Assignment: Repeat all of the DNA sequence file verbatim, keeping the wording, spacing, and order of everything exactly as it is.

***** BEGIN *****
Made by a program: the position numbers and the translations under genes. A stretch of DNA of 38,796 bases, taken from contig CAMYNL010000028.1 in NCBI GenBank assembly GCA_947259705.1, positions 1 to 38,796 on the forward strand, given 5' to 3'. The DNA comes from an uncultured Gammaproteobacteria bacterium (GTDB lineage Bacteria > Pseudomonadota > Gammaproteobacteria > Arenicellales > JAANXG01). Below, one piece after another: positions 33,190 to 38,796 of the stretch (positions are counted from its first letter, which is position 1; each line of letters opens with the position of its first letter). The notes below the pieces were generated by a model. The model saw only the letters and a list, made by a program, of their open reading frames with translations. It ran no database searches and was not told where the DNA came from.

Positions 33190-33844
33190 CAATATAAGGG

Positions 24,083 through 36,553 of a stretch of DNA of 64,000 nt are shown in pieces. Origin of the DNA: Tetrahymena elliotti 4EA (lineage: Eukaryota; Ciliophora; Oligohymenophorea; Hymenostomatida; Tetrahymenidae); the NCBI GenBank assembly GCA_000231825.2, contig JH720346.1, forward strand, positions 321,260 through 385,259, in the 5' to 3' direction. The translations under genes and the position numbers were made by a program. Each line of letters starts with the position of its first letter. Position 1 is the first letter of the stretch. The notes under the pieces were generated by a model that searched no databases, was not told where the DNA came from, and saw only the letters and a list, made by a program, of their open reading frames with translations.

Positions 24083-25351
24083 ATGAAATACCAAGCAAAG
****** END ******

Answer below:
Made by a program: the position numbers and the translations under genes. A stretch of DNA of 38,796 bases, taken from contig CAMYNL010000028.1 in NCBI GenBank assembly GCA_947259705.1, positions 1 to 38,796 on the forward strand, given 5' to 3'. The DNA comes from an uncultured Gammaproteobacteria bacterium (GTDB lineage Bacteria > Pseudomonadota > Gammaproteobacteria > Arenicellales > JAANXG01). Below, one piece after another: positions 33,190 to 38,796 of the stretch (positions are counted from its first letter, which is position 1; each line of letters opens with the position of its first letter). The notes below the pieces were generated by a model. The model saw only the letters and a list, made by a program, of their open reading frames with translations. It ran no database searches and was not told where the DNA came from.

Positions 33190-33844
33190 CAATATAAGGG

Positions 24,083 through 36,553 of a stretch of DNA of 64,000 nt are shown in pieces. Origin of the DNA: Tetrahymena elliotti 4EA (lineage: Eukaryota; Ciliophora; Oligohymenophorea; Hymenostomatida; Tetrahymenidae); the NCBI GenBank assembly GCA_000231825.2, contig JH720346.1, forward strand, positions 321,260 through 385,259, in the 5' to 3' direction. The translations under genes and the position numbers were made by a program. Each line of letters starts with the position of its first letter. Position 1 is the first letter of the stretch. The notes under the pieces were generated by a model that searched no databases, was not told where the DNA came from, and saw only the letters and a list, made by a program, of their open reading frames with translations.

Positions 24083-25351
24083 ATGAAATACCAAGCAAAG